Research Article: Correlation between macrophage migration inhibitory factor and autophagy in Helicobacter pylori-associated gastric carcinogenesis

Date Published: February 11, 2019

Publisher: Public Library of Science

Author(s): Kichul Yoon, Nayoung Kim, Youngmi Park, Bo Kyung Kim, Ji Hyun Park, Cheol Min Shin, Dong Ho Lee, Young-Joon Surh, Masaru Katoh.

http://doi.org/10.1371/journal.pone.0211736

Abstract

The role of macrophage migration inhibitory factor (MIF) and autophagy in gastric cancer is not clear. We determined H. pylori infection status of the subjects and investigated the expression of MIF and autophagy markers (Atg5, LC3A and LC3B) in human gastric tissue at baseline. Then H. pylori eradication was done for H. pylori positive patients and MIF and Atg5 levels were investigated on each follow-up for both H. pylori-eradicated and H. pylori negative patients. Baseline tissue mRNA expression of MIF, Atg5, LC3A and LC3B was measured by real-time PCR in 453 patients (control 165, gastric dysplasia 82, and gastric cancer 206). Three hundred three patients (66.9%) had H. pylori infection at the time of enrollment. Only within H. pylori-positive group, MIF level was significantly elevated in patients with cancer than in control or dysplasia groups (P<0.05). LC3A and LC3B levels also showed significant differences within H. pylori-positive subgroups. H. pylori-positive dysplasia subgroup showed significantly lower (LC3A) (P<0.05) and higher (LC3B) mRNA levels (P<0.05) than in other subgroups. On follow-up, within H. pylori-eradicated group, Atg5 expression increased sequentially from control to dysplasia and cancer subgroups. Multiple linear regression showed autophagy markers (LC3A, LC3B, and Atg5) directly predicted MIF level (adjusted R2 = 0.492, P<0.001). Serial follow-up showed longitudinal increase in Atg5 level in general, with constantly higher levels in H. pylori-eradicated group than in -negative group. Intestinal metaplasia (IM) group initially showed higher Atg5 expression than the IM-negative group. However, it was reversed between the groups eventually because of the lower rate of increase in IM group. These results suggest a role of MIF and autophagy markers and their interaction in H. pylori-associated gastric carcinogenesis.

Partial Text

Gastric cancer is one of the most prevalent cancer types worldwide, particularly in East Asian populations [1]. Gastric dysplasia is a direct precancerous lesion representing the penultimate stage in gastric carcinogenesis [2]. The role of Helicobacter pylori (H. pylori) in the development of gastric dysplasia and cancer has been extensively studied. However, the underlying mechanism in human tissue still remains elusive [3].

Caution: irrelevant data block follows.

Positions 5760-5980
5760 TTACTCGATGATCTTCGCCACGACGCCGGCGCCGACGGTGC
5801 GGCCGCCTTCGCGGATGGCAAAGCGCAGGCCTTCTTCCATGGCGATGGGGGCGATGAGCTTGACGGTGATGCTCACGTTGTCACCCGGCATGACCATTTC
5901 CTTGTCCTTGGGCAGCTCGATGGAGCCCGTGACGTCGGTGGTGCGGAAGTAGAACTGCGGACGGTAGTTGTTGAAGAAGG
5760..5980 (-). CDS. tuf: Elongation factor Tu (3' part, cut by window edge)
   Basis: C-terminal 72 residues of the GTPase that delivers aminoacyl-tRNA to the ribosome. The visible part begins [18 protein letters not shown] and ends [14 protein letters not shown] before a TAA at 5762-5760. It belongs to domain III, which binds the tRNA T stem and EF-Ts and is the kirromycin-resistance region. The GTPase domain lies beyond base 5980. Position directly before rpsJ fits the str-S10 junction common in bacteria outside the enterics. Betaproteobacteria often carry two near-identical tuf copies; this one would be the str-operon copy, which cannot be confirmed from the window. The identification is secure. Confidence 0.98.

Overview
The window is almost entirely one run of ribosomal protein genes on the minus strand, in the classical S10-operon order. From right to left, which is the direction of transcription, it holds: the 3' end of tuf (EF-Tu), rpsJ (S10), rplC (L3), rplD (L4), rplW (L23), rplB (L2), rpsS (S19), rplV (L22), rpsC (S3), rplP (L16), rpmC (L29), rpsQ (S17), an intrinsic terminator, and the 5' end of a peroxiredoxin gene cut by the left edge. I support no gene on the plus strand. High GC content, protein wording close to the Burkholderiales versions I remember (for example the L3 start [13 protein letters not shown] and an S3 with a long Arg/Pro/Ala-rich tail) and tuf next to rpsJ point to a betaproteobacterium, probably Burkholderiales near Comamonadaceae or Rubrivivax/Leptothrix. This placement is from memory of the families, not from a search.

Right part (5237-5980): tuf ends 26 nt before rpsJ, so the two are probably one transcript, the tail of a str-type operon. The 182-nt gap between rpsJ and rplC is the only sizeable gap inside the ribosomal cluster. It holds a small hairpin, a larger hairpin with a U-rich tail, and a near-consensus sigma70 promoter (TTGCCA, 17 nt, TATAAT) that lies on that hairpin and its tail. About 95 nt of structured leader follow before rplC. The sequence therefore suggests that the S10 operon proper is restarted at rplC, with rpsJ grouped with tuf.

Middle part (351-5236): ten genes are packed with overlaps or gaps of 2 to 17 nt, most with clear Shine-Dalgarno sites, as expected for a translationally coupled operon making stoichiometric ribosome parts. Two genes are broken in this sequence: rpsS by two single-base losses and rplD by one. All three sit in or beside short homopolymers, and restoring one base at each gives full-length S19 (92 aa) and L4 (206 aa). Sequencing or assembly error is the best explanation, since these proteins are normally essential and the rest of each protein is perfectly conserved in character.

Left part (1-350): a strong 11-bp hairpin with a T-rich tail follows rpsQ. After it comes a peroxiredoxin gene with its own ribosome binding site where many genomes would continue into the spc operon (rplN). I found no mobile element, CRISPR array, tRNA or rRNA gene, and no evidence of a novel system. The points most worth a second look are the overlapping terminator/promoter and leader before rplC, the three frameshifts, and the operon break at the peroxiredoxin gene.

MIF level was significantly elevated in cancer subgroup than in control or dysplasia subgroups of patients, only within H. pylori-positive group. Within the H. pylori-positive group, the LC3A and LC3B levels showed significant differences within H. pylori-positive subgroups. Similarly, Atg5 expression increased sequentially from control to dysplasia, and to cancer subgroups within the H. pylori-positive group. Multiple linear regression analysis showed autophagy markers (LC3A, LC3B, and Atg5) directly predicted MIF level (adjusted R2 = 0.492, P < 0.001). Serial follow-up showed longitudinal increase in Atg5 level in general, with constantly higher levels in H. pylori-eradicated group than in -negative group. Taken together, our results suggest the role of MIF and autophagy markers and their interaction in H. pylori-associated gastric carcinogenesis. Indeed, this is the first report suggesting an important distinction between H. pylori-positive and -negative gastric tumorigenesis in terms of MIF and autophagy.   Source: http://doi.org/10.1371/journal.pone.0211736

 

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